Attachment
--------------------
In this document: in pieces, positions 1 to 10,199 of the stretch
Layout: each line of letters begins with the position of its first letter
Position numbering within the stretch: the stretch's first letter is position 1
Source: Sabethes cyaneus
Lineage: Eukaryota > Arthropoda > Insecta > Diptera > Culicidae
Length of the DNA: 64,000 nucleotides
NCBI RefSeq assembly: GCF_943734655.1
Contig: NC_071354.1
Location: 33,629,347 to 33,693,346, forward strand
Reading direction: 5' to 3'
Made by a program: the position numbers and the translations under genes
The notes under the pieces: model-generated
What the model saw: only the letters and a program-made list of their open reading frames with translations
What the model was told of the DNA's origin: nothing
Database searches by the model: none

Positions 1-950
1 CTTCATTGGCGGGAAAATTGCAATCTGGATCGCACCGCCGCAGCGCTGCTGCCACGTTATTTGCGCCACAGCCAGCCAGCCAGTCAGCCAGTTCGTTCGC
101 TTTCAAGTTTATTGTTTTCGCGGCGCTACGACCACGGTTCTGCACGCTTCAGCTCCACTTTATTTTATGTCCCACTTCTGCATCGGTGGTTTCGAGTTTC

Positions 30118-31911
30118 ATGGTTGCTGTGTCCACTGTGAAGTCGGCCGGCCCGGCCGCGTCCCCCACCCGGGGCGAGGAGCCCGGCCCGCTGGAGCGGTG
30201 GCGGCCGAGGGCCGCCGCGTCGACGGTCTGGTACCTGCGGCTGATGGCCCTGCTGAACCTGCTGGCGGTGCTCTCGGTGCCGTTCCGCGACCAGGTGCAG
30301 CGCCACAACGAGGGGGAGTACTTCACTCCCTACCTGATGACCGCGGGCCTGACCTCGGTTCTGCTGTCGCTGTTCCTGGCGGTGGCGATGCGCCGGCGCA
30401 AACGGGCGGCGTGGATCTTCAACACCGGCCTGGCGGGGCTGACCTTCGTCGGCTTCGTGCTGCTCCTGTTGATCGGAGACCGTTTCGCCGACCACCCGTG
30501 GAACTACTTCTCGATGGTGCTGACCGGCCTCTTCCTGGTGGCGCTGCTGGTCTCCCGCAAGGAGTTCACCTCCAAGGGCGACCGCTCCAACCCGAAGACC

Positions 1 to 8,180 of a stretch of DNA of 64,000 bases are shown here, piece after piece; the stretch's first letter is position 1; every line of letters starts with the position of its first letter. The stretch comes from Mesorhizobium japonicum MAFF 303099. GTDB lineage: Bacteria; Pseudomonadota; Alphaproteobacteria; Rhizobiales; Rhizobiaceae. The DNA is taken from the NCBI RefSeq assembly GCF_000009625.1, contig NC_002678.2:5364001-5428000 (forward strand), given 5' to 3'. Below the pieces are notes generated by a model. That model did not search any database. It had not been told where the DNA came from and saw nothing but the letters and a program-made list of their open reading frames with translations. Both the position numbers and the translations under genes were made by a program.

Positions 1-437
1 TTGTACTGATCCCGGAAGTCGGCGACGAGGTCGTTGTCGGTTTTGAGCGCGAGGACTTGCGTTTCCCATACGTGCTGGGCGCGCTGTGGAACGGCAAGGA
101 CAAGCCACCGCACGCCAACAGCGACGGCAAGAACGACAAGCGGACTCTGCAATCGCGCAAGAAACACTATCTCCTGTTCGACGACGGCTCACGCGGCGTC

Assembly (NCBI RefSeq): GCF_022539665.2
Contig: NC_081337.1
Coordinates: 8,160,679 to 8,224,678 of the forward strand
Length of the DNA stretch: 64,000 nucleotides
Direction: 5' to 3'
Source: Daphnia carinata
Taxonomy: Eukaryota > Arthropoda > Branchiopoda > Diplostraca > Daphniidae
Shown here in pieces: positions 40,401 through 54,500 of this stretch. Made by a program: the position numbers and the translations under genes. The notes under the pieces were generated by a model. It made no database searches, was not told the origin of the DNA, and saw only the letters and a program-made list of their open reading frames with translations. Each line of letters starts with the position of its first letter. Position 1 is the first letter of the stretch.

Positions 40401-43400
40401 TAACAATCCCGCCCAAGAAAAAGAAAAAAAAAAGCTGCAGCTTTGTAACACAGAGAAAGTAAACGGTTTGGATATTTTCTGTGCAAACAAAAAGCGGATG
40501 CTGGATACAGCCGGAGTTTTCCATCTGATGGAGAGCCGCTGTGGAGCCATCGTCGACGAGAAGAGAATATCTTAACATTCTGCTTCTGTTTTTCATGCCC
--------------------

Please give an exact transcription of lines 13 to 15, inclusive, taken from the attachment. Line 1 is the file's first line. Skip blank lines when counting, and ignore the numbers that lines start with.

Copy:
What the model saw: only the letters and a program-made list of their open reading frames with translations
What the model was told of the DNA's origin: nothing
Database searches by the model: none